Image by ttarasiuk, licensed under Creative Commons.
Monday, August 16, 2010 11:38 AM
If you’re exactly like me (and let’s hope to god that you’re not, because I hate cloning), you might enjoy reading some love letters to various punctuation marks, coming to us courtesy of the blog Emdashes.
Here's a sample:
Dear Exclamation point!
Mel Gibson has lately placed you in the forefront of the news. Too many times you have been used and abused by expletives. I don’t think you would have chosen to be at the end of Mr. Gibson’s sentences. His angry ranting sentences acted like they were entitled to have you at the end of every one of them! Why can’t his raging phrases calm down and give you a rest? I’m wishing a change for you; one that’s peaceful and calm. May you follow this word instead. Serenity!
(Thanks, Columbia Journalism Review.)
Image by takomabibelot, licensed under Creative Commons.
Thursday, July 29, 2010 3:10 PM
For a couple years, a friend and one-time teacher of mine had an adjunct instructor position at the University of Minnesota. He taught a full course load, won a teaching award, and his undergraduate students crafted a Facebook page to advocate for his continued employment. He was, and is, a smart, dedicated teacher—and that rare breed of man who can cultivate and maintain a handsome, reddish beard. But he somehow wasn’t indispensable enough and, in these recession-straitened times, lost the job.
Hired from term to term, sometimes unable to obtain health benefits, and increasingly asked to do a higher and higher proportion of a school’s teaching for meager pay, the career of an adjunct professor in the United States tends to be anxious and tenuous. However, in Canada, at Vancouver Community College, part-time, non-tenured (and non-tenure-track) faculty members live an enviable life of equitable employment practices. As the Chronicle of Higher Education reports, many years of negotiation between the college and its faculty union have resulted in a situation in which, if you teach half time, you are paid half of what full-time employees make. Adjuncts are more often paid simply for credit hours worked. But there’s much more! Part-time faculty members are also paid for office hours and class prep time. Seniority works on the same scale for both part- and full-time faculty, so an adjunct can outrank a full-time employee. Health benefits are available to faculty working at least half time, and maternity leave is available after six months of contract work. Finally, the Chronicle reports that:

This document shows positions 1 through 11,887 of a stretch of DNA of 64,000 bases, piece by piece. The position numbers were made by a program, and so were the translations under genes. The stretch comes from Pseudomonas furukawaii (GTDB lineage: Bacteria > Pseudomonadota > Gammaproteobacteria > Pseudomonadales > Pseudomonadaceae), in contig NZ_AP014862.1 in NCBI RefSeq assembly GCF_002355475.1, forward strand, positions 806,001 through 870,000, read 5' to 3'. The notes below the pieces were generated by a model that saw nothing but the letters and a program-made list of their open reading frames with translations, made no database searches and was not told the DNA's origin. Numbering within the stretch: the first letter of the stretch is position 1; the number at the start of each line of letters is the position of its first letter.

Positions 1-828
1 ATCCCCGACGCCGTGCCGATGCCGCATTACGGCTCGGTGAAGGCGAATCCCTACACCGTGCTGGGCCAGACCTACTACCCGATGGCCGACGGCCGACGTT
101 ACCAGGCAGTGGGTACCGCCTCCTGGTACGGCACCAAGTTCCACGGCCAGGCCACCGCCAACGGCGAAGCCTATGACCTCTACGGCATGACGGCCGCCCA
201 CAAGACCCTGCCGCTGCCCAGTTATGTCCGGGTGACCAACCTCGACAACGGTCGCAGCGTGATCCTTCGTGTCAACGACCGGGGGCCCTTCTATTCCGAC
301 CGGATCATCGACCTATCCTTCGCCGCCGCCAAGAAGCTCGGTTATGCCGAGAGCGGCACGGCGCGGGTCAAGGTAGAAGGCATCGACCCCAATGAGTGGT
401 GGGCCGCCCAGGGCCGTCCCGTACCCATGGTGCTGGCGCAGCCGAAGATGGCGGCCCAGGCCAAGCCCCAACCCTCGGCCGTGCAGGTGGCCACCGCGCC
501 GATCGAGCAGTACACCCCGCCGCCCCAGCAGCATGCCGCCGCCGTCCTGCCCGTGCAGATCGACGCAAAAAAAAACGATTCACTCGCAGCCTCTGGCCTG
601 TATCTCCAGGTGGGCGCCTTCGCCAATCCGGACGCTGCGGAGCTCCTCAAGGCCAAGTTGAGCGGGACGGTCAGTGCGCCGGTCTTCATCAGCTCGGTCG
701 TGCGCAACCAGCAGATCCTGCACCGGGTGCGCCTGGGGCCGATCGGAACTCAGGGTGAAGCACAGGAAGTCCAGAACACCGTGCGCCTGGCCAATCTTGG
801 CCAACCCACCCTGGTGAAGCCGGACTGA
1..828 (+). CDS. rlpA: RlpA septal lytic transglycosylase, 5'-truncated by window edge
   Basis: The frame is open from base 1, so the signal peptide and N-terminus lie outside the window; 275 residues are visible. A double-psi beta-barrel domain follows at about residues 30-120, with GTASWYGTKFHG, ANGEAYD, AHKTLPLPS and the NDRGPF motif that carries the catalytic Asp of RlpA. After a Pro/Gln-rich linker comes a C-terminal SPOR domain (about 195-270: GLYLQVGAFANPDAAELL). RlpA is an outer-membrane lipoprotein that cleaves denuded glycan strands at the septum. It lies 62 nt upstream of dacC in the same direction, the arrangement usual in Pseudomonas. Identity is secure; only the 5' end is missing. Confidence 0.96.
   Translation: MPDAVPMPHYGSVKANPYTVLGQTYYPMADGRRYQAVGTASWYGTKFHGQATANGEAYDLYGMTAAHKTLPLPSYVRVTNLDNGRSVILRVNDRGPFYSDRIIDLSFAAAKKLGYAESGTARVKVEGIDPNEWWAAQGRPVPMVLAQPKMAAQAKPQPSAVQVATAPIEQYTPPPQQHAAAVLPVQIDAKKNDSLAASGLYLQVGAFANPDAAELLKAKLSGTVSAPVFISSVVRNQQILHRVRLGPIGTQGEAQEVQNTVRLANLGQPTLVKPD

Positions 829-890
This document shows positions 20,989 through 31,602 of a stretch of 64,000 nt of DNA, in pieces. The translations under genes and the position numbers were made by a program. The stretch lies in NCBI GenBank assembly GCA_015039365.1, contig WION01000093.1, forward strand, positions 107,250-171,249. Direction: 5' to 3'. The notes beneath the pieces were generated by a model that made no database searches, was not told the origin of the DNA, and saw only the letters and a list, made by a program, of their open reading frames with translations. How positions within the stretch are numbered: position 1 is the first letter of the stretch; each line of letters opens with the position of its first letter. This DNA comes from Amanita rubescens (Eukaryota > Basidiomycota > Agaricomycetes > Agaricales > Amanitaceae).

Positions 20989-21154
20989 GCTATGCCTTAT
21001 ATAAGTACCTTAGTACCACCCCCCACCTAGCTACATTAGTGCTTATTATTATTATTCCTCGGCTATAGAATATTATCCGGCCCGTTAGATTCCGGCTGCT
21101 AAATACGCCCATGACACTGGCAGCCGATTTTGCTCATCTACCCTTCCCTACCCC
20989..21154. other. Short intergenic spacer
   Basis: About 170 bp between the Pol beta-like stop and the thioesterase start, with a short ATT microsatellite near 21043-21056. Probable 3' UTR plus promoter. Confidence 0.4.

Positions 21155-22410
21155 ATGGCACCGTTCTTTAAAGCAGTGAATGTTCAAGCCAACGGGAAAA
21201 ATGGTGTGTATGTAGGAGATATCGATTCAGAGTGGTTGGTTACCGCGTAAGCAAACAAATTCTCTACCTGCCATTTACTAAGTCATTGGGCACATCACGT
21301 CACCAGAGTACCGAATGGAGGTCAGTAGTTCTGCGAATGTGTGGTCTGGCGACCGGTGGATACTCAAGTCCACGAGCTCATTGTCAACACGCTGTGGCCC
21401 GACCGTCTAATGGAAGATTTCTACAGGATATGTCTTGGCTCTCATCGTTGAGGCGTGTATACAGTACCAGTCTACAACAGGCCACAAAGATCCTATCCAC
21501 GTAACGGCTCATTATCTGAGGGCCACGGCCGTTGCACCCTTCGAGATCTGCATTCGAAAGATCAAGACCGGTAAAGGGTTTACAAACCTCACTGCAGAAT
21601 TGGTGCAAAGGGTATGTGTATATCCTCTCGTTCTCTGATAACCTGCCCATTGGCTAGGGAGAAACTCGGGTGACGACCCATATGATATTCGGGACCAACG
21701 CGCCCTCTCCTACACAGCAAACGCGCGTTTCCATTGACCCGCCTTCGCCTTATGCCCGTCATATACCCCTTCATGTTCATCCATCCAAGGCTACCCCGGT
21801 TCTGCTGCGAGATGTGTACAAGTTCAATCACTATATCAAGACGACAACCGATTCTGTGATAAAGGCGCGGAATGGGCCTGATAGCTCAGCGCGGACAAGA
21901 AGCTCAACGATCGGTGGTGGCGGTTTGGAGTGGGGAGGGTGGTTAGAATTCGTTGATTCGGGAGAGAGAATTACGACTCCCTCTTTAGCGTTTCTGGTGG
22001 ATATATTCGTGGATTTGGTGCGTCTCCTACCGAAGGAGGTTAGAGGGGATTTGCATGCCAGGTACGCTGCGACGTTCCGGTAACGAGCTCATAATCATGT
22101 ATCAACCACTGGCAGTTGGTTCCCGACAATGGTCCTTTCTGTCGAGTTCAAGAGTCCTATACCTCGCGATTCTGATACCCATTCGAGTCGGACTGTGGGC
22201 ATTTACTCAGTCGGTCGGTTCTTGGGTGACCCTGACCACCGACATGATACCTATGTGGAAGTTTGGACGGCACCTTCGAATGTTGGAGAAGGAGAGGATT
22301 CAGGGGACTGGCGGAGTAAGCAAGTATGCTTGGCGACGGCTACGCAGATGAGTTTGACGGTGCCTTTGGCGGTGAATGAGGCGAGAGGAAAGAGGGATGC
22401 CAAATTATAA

Perhaps the most important feature of Vancouver's system, say experts on adjunct issues, is that it allows faculty members who were initially hired term-by-term to be promoted into jobs with more-secure status. Once they work enough days during a two-year period, and provided they do not receive a negative evaluation, the conversion to regular status is automatic. The college has about 725 faculty members—475 of whom have regular status.